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GAO: Federal facilities open to cyberattacks

The Department of Homeland Security (DHS) lacks a coherent plan to assess and mitigate the cyber risks at federal facilities, concluded a government report released Monday.

“The absence of a strategy that clearly defines the roles and responsibilities of key components within DHS has contributed to a lack of action within the department,” said the Government Accountability Office (GAO) in its report.

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As a result, nearly 9,000 federal facilities are not being properly vetted and protected, according to the GAO.

“DHS has not developed a strategy, in part, because cyber threats involving these systems are an emerging issue,” the GAO said.

The lack of a solid program is exposing federal buildings to cyberattacks. Which could cause big problems, as these building’s more basic electronic systems — elevators, heating, air conditioning — are increasingly connected to more critical computer networks.

“The increased connectivity heightens their vulnerability to cyberattacks, which could compromise security measures, hamper agencies’ ability to carry out their missions, or cause physical harm to the facilities or their occupants.”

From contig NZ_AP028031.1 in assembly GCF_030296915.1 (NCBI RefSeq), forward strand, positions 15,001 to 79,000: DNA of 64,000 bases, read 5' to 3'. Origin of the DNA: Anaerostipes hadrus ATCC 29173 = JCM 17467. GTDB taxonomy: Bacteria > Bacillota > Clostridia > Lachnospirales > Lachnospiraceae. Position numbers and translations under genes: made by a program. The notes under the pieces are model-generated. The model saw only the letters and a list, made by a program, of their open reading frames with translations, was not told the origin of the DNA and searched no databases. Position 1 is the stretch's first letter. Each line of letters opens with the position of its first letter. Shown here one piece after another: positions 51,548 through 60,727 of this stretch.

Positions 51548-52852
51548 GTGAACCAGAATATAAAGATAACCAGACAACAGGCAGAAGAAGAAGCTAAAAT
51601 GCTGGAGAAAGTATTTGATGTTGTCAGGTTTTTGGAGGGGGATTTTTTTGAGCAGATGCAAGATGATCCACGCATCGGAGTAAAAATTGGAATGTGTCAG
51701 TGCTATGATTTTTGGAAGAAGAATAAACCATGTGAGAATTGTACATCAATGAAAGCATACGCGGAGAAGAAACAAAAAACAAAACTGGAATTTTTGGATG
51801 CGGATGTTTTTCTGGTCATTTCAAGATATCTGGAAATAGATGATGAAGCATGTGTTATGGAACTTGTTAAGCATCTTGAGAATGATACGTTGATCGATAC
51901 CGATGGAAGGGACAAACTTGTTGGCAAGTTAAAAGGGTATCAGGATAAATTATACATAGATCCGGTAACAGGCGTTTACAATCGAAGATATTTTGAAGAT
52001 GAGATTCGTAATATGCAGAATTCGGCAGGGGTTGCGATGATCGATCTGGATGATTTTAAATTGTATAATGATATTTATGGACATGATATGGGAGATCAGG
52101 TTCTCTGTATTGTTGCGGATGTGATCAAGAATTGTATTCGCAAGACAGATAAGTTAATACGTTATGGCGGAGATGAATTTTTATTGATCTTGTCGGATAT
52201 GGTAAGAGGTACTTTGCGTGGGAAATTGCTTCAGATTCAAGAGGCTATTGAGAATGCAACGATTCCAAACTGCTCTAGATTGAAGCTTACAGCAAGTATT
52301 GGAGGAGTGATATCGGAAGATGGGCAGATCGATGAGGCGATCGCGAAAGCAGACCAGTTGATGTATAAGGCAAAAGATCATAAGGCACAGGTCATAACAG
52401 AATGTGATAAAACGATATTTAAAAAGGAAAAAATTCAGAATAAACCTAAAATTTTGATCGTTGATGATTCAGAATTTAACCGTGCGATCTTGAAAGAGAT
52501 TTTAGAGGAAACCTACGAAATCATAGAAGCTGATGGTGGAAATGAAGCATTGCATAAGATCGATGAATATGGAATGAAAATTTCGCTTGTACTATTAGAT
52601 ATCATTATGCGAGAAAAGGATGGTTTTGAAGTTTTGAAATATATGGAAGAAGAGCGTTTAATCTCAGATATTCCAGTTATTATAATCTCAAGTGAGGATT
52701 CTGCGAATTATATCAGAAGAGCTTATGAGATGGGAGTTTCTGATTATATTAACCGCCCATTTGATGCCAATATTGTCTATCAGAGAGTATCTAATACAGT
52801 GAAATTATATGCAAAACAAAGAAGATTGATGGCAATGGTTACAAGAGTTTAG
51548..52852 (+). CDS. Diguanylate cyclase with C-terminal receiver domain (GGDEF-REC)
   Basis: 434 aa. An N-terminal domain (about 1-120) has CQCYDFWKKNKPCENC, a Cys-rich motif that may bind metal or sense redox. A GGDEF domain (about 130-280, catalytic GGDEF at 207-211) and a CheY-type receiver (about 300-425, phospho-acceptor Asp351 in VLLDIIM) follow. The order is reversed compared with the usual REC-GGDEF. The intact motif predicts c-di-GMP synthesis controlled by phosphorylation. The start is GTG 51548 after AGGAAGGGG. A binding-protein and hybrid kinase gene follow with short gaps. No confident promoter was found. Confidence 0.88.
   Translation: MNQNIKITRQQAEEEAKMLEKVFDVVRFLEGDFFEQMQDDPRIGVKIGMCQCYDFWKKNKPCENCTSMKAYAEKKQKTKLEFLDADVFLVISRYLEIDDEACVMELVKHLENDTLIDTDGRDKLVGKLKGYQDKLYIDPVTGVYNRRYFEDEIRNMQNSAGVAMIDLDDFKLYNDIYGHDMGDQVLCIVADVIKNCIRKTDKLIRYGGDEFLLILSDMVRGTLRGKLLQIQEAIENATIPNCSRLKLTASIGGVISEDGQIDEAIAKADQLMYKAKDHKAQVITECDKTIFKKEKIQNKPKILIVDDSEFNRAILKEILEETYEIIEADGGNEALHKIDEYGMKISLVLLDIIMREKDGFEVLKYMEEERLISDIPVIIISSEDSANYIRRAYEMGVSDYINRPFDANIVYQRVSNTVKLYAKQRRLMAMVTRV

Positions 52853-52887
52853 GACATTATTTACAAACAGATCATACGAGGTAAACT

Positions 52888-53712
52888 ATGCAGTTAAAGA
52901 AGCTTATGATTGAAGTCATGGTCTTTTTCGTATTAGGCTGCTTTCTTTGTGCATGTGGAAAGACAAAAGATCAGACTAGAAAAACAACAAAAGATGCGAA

In recent years, the DHS has been playing a larger cybersecurity role within the government.

The department houses the expanding federal cybersecurity information center — known as the National Cybersecurity and Communications Integration Center (NCCIC) — which helps share data between federal agencies and between the government and private sector.

A number of bills passed late in 2014 also officially codified the DHS cyber role, bolstered its power to assist federal agencies following data breaches and enhanced the agency’s cyber workforce.

It’s expected that Congress will consider additional legislation this year that would further broaden the NCCIC’s role in cybersecurity information sharing.

The GAO recommended that the DHS implement a plan to assess and control the cyber risks to federal facilities. The agency agreed with the watchdog’s recommendations.

The report came out the same day hackers took down the Twitter and YouTube accounts of U.S. Central Command, and as President Obama is launching a new push on cybersecurity.